Doing Their Own Thing

U.S. architects: goodbye to glass boxes and all that

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as apt to be inflected by supergraphics as by walls. Moore's latest project, with which he is "thrilled," is really a stage set. The Piazza d'ltalia fountain in New Orleans was commissioned as a celebratory space for the local Italian community. Moore dismissed all thought of "unitary" Tuscan directness and produced a razzmatazz design, a caprice resembling the gaudy, papier-mâché fair sets of Sicilian festa decor: fragments of Roman and Renaissance buildings around an 80-ft.-long stone map of Italy, like the masterpiece of a megalomaniac pastry cook. A fountain spurts out of Moore's Sicily, and its water runs down in rivulets representing the Po, the Arno and the Tiber.

Carried further, mannerism turns into jokes. One exponent of the building as sight gag is Chicago Architect Stanley Tigerman. His best-known visual joke is the Daisy House in Porter Beach, Ind. The house is in the shape of a phallus; a flight of white concrete steps, cascading down to the lake shore, represents the semen. Tigerman can also be serious, as in his award-winning Library for the Blind and Physically Handicapped at the University of Illinois' Chicago Circle campus. Since most blind people are at least partly sighted, and can register color, the library is candied with bright primary hues; and though its windows are the wrong height for people who walk erect, they are considerately built low for those in wheelchairs.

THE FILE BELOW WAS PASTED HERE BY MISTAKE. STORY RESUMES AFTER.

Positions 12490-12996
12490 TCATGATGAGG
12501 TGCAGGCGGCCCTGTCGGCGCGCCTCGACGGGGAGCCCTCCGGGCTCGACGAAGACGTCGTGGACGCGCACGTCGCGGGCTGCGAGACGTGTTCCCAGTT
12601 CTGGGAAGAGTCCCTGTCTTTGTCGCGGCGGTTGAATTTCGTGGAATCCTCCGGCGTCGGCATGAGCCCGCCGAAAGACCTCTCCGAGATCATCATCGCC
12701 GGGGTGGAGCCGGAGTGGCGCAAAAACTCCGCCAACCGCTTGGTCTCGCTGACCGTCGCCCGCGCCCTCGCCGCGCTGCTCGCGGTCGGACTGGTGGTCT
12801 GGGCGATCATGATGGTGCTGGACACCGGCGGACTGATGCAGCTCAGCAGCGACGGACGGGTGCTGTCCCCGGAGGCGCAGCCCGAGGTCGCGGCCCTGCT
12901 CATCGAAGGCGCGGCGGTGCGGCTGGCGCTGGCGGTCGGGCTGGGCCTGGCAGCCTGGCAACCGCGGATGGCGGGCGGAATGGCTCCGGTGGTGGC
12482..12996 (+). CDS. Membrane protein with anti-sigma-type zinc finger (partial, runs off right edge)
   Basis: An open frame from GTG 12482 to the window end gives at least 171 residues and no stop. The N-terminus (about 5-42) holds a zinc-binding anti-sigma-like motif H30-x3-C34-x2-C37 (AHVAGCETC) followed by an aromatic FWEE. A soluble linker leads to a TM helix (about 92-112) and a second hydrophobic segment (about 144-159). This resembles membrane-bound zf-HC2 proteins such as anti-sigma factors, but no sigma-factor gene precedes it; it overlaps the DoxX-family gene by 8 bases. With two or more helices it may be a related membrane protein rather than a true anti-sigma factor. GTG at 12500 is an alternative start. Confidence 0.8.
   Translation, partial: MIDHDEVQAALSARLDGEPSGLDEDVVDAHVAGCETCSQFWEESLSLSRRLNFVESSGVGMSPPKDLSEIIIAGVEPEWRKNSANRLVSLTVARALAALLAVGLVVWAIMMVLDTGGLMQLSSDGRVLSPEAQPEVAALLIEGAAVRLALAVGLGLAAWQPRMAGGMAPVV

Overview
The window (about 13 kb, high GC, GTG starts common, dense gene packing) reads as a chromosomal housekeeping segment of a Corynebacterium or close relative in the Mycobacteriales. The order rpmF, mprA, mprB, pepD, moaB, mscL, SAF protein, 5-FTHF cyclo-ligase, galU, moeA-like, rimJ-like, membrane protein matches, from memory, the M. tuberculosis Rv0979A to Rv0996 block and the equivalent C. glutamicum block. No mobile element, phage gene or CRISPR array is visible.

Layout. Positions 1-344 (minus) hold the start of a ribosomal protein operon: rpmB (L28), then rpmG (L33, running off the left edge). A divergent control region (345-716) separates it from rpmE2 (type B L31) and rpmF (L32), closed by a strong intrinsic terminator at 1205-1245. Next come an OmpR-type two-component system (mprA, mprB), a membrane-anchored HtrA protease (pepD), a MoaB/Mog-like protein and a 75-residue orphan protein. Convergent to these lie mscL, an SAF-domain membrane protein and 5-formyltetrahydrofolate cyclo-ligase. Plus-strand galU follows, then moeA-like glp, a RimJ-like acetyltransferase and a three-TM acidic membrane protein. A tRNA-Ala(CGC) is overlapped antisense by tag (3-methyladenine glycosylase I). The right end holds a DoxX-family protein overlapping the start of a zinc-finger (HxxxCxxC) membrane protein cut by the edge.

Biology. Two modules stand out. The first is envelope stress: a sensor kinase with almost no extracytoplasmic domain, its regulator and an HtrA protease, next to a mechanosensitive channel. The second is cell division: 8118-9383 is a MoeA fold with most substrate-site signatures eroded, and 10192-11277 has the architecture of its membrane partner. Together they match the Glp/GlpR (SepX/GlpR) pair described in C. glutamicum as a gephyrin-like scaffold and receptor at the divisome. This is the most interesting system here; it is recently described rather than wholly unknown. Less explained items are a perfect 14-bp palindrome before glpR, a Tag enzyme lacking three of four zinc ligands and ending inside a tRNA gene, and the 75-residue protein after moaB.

This revival of color—mainly mock-industrial color, the sharp hues used for coding function in factories—extends to other architects. The "high-tech" look that pervades Hardy Holzman Pfeiffer's projects is inherently slangy and decorative. If one buys a sculpture to perk up a building, it argues, one will probably get something made of brightly painted pipes, drums and I-beams. So why not forget sculpture and paint the ducts one has? "We've plunged headlong into the decorative arts," says the firm's head, Hugh Hardy. "Craftsmanship is busting out all over. It's clearly a reaction to the asceticism of the Modern movement."

"But that asceticism may also be quoted. The work of Richard Meier in particular, and to a lesser extent that of Charles Gwathmey and Michael Graves, is permeated by the Corbusian dream of the "white world," the building as a metaphor of clarity, order and singularity set against the enveloping otherness of nature. (If Mies and the grid-internationalists have ceased to be quotable, Le Corbusier has not; and the difference is due to the richness of Corbu's ideas, his use of volume and surface rather than abstract space.) Meier's architecture is highly abstract, but it is not inhospitable. A project like his Bronx Development Center in New York City, with its suavely detailed metal walls, certainly alludes to the Corbusian machine look; but it would not have been built by contractors in the '20s, and its rigorous attention to scale and finish amount to a degree of luxury that has almost vanished from public building since the 19th century.

Charles Gwathmey relates the purity of Meier's buildings, and his own, to direct expression rather than a longing for the abstract or Utopian form: "Our work has been called very abstract, but we wanted the exterior and interior of the building to be simultaneous. The form is derived

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